Tar Heels vow not to look past winless (ACC) Georgia Tech

Jan. 23, 2013 @ 06:52 AM

North Carolina on Wednesday night plays the only ACC team without a conference win when Georgia Tech comes to the Smith Center (9 p.m., ESPN), but Tar Heels coach Roy Williams said it won’t be hard to sell his team on how dangerous the Yellow Jackets (10-6, 0-4) can be.

“They were ahead of Duke at Duke at halftime, and Duke is one of the best teams in the country,” Williams said. “At times they’ve played better than anybody in the nation. So I think we can emphasize that to our guys, and hopefully (upperclassmen) Reggie (Bullock) and James Michael (McAdoo) and Dexter (Strickland) and those guys will be able to lead the young pups along a little bit.”

UNC may have righted the ship after losing its first two conference games, but the Tar Heels (12-5, 2-2 in the ACC) are far from good enough to take anyone lightly.

”If my Carolina team takes somebody for granted, we’re going to have a track meet for several days after that game,” Williams said.

In its two previous trips to the Triangle this season, Georgia Tech led Duke by 1 at halftime at Cameron Indoor Stadium and led N.C. State by 1 at halftime at PNC Arena before losing both games by double digits. The Yellow Jackets also lost to Virginia Tech in overtime.

“I believe we’re a much better team, but in this league you have to play extremely well for 40 minutes to be successful,” Georgia Tech coach Brian Gregory said.

Part of the problem has been inexperience. Georgia Tech’s top two scorers are freshman — forwards Marcus Georges-Hunt (10.7) and Robert Carter (9.9).

Freshman guard Chris Bolden also started the Duke game and scored 20 points, and the team had four freshmen on the court for significant parts of both halves against Duke when Solomon Poole replaced starting guard Mfon Udofia.

“Four or five possessions a game is the difference in wins and losses in this league, and we have to mature a little bit and understand that that’s how close games are going to be… young guys have to learn that,” Gregory said.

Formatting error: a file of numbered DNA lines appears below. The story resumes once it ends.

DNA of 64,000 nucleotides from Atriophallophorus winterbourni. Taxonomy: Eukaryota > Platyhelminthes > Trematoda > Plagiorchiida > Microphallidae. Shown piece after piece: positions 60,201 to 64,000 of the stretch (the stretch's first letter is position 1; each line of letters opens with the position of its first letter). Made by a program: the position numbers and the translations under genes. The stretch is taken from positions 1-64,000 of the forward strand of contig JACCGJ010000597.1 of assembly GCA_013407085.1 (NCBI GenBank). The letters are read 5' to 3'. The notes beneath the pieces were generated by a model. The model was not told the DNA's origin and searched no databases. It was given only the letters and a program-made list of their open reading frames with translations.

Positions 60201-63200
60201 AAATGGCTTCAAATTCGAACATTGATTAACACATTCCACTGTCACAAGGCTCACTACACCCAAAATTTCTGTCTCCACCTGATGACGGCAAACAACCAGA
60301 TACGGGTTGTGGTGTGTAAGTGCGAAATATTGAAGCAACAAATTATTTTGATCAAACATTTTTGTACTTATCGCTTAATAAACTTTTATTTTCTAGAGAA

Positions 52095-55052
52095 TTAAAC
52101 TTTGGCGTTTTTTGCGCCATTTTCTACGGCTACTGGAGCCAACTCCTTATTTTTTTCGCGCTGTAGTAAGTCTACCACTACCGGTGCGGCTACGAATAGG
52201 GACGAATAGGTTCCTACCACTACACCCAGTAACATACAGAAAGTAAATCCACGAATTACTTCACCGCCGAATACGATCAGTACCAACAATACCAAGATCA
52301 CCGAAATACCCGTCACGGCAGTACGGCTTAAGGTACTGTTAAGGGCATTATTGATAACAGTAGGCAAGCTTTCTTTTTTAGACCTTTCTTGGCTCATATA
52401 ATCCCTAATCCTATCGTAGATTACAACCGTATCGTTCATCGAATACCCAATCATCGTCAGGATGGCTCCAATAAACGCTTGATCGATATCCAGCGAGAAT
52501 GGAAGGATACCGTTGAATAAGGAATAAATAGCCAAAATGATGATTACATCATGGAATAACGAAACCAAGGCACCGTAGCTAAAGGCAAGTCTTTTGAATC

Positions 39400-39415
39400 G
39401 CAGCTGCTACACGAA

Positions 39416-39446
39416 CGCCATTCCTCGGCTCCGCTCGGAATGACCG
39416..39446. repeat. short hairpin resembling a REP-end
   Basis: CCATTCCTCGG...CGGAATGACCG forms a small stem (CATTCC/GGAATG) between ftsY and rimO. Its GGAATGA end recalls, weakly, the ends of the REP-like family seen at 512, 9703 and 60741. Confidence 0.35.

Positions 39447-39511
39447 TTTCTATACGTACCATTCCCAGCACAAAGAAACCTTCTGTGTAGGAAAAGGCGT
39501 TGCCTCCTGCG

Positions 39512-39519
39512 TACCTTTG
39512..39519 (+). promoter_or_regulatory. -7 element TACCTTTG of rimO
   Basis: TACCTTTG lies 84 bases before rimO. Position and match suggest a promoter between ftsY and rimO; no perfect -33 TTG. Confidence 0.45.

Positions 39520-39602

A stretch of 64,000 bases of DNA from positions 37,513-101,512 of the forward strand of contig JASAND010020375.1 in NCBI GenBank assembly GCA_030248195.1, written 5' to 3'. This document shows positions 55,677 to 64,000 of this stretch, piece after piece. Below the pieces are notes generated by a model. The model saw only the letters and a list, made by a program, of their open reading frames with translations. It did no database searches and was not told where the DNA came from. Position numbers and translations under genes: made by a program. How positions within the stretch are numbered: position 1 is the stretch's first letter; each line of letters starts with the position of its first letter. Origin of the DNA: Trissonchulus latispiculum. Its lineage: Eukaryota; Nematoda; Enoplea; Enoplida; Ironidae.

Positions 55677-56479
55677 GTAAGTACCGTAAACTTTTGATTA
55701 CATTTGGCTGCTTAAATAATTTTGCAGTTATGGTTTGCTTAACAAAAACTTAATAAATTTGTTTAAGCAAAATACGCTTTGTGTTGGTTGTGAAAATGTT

“They’re so accustomed to a possession here and there, who cares, we’ll get the ball back. With maturity, players’ games change and grow, and obviously maybe you don’t get the tangible evidence that what you’re doing is paying off, but that’s part of the process that we’re under right now. You don’t just do the work hard and everything works out perfect. You’ve got to keep fighting.”

UNC has also struggled to finish games this season, having let Virginia and Miami pull away down the stretch. But the Tar Heels finished strong against Florida State and then played a dominant first half against Maryland, going into halftime up 22 and cruising to a 10-point win.

“We’re a lot better now than two weeks ago when we were in the two game losing streak,” Williams said. “But you’re only as good as the next game, so we’ve got to be ready to play Wednesday night.”

UNC is 21-4 against Georgia Tech in the Smith Center, but had lost four straight overall in the series before beating the Yellow Jackets last season. Georgia Tech (8-7) and Duke (10-9) are the only two ACC teams with winning records against Williams-coached UNC teams.


Williams received a verbal commitment from one of the top junior point guards when Joel Berry, a point guard from Lake Highland (Fla.) Prep, announced he was going to UNC. He had attended the Maryland game at the Smith Center.

Berry was the first member of the Class of 2014 to commit to the Tar Heels. The 6-0, 185-pound guard is ranked third among point guards and 12th overall in his class by ESPN.

He was the first sophomore to be named Mr. Basketball in Florida after leading Lake Highland to its first state final.

“I feel honored and blessed to officially be a part of (UNC’s) tradition and excellence,” Berry wrote on Twitter.